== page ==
If you want to learn more about the wrongful death process in Illinois or Missouri, contact a St. Louis wrongful death lawyer right away. Illinois and Missouri have distinct wrongful death laws, which means you face a different legal process depending on where your case is filed. To begin with, The Cagle Law Firm will determine who has the right to file a wrongful death claim. In Illinois, the personal representative of the decedent’s estate files suit. The personal representative of the estate can be a close family member, but it does not have to be depending on the facts of the situation. In Missouri, a close surviving family member, such as a spouse, child, or parent, preferably files suit. If your relative did not leave behind a surviving spouse, children, grandchildren, or parent, then another relative, like a sibling, may file suit.
There are also critical deadlines to consider in wrongful death cases. In Illinois, you have two years following the date of your loved one’s death to file. In Missouri, you have three years from the date of your loved one’s passing to file a wrongful death suit. We will make sure that you do not miss an important deadline or let the statute of limitations run out.
Our attorneys will conduct an independent investigation into the case and engage in the discovery process after the suit is filed. This allows us to gather evidence that supports your claim that another party was negligent, causing your loved one’s death. From there, we will demand compensation. Most likely, insurers will make an initial settlement. If this offer is deemed inadequate for your needs, we will negotiate fiercely for one that does. If we cannot obtain an appropriate agreement at that point, then we are ready and fully capable of pursuing the maximum compensation possible in court. At The Cagle Law Firm, our wrongful death lawyers in St. Louis are not afraid to face major companies or insurers at trial.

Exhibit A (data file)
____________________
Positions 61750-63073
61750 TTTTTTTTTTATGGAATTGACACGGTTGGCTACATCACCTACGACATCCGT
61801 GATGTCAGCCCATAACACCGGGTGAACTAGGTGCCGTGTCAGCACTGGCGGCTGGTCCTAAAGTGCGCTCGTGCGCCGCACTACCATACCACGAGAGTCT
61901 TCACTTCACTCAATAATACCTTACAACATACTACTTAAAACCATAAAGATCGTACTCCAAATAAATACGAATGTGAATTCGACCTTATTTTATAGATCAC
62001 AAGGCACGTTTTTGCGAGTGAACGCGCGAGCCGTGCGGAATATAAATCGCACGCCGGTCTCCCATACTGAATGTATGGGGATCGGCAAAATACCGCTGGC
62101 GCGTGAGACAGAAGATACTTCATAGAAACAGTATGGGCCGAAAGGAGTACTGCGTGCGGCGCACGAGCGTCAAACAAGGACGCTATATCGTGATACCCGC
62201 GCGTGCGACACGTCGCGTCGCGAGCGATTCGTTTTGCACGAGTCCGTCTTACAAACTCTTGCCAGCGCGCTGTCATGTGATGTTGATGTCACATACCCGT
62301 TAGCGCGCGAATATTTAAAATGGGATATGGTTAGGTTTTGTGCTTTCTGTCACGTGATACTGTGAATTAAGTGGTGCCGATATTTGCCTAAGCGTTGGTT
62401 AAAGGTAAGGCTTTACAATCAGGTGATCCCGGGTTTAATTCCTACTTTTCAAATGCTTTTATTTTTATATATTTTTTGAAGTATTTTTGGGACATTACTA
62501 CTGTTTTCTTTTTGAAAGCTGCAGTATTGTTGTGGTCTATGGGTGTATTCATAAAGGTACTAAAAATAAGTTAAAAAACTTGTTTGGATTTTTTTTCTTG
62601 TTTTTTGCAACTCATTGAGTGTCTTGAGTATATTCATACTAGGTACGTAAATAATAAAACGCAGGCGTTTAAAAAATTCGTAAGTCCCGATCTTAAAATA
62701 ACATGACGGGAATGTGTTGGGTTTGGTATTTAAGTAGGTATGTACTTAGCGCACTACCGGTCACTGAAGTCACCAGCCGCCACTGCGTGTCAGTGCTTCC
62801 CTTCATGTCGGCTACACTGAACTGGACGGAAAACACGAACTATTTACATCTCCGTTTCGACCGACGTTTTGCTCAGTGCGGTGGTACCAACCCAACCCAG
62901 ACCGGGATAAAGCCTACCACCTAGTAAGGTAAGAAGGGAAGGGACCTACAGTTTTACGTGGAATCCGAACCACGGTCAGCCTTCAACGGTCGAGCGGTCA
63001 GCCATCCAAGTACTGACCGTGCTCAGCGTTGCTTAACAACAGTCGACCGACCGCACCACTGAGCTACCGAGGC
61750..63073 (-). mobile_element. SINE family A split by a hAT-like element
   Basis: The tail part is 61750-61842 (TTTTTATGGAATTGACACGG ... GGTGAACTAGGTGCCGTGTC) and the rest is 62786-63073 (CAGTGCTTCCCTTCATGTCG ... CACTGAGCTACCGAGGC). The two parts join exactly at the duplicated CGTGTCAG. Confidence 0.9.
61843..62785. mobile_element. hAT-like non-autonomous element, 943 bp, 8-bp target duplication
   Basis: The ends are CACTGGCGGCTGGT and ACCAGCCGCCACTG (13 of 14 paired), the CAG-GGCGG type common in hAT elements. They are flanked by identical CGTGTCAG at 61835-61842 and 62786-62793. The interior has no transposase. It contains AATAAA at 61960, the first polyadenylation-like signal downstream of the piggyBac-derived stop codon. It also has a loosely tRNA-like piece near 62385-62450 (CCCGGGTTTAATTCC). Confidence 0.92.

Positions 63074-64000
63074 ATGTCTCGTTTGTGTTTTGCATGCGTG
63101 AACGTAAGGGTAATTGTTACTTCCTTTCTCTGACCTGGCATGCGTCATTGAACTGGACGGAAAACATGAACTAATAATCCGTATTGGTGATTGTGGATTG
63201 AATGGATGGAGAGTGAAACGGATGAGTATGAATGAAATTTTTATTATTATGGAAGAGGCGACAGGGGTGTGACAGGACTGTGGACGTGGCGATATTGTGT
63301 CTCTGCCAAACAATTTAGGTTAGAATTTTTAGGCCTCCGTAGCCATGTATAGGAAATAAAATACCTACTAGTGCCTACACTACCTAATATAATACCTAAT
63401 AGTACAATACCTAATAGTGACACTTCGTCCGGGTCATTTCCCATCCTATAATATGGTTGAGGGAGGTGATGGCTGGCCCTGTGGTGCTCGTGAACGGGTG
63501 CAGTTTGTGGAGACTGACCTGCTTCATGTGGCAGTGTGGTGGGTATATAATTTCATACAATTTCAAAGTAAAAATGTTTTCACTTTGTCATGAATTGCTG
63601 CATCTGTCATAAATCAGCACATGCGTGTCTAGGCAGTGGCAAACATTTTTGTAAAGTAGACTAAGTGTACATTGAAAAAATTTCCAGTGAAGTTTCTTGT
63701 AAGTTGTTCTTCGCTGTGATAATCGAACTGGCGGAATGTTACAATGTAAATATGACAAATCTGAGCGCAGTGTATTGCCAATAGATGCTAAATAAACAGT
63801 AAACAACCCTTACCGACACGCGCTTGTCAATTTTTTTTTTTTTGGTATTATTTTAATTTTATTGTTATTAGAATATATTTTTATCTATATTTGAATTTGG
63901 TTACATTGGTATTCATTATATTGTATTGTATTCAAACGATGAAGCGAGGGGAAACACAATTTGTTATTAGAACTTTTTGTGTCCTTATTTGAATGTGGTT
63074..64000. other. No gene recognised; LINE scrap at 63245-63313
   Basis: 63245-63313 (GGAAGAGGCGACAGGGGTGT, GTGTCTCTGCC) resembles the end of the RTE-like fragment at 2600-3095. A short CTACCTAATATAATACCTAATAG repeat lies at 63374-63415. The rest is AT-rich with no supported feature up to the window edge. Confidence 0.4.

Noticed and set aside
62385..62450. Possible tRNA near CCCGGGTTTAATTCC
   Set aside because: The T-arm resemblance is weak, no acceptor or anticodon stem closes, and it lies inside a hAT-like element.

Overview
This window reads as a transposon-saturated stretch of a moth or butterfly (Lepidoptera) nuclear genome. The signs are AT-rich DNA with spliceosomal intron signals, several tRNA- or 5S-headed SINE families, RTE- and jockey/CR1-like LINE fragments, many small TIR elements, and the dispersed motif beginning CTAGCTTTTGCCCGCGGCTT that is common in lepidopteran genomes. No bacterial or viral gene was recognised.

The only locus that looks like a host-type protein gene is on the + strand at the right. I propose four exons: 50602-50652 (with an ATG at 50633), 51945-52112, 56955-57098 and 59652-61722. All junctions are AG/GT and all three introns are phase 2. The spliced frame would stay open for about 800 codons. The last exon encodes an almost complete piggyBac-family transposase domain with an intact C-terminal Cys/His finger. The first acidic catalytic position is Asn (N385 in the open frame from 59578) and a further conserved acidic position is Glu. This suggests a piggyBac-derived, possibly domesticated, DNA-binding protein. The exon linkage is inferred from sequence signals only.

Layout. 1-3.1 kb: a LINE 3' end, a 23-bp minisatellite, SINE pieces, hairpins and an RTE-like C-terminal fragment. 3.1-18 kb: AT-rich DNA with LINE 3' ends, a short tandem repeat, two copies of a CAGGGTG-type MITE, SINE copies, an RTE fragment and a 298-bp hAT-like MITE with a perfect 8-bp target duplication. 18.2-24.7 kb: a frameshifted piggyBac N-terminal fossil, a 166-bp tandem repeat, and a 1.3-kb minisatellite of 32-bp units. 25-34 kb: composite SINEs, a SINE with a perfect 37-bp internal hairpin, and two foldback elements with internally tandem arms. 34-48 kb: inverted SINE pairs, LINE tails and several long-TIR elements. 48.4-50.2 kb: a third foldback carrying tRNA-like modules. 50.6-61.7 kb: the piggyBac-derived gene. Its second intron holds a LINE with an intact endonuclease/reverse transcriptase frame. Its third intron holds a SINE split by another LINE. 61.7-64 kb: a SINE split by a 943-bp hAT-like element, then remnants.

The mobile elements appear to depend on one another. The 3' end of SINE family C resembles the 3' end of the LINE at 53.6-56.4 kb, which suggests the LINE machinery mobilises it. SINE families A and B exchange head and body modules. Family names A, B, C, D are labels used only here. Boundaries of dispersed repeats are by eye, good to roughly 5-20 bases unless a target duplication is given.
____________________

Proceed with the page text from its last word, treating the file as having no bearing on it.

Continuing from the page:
They are professional, knowledgeable and they care. From the day I met Zane, I didn’t worry anymore about the outcome and it was a relief. They break the stereotypes of personal injury attorneys. When you’re hurt, you need someone who is knowledgeable and aggressive and is going to be on your side.
Comparative Fault in Wrongful Death Claims
Your or your family’s wrongful claim may be affected by the other party’s allegation of comparative fault. For instance, the liable party may claim that your family member contributed to the accident. If they can prove that your relative was more than 50 percent at fault for the accident that caused their death, then your family may be barred from receiving compensation. If a court finds your loved one was less than 50 percent responsible, then your recovery will be diminished by the proportion of your relative’s fault. To illustrate this, if the court decides the other party is 80 percent at fault, and your loved one was 20 percent responsible, then your financial recovery will be reduced by 20 percent. If the judge or jury determined your damages amounted to $100,000, then you will be rewarded $80,000.
We will strive to show that your loved one was not at fault for the accident. However, if they were partially responsible, then we will address the issue and attempt to minimize their percentage of responsibility.
Let a St. Louis Wrongful Death Law Firm Help You
It can be hard to think clearly after unexpectedly losing a loved one. How are you supposed to know what to do when your spouse, parent, or child is suddenly killed? You are not expected to know all of your next possible steps. We are. Our experienced legal team at The Cagle Law Firm is here to explain your rights after another person, or business causes your loved one’s death. If you have the right to pursue compensation, we will guide you through e very facet of the wrongful death legal and claims processes. We will advocate aggressively for a fair financial recovery for you and your family.
To learn more about wrongful death claims, call The Cagle Law Firm at (314) 276-1681 or use the online form to schedule a free case consultation.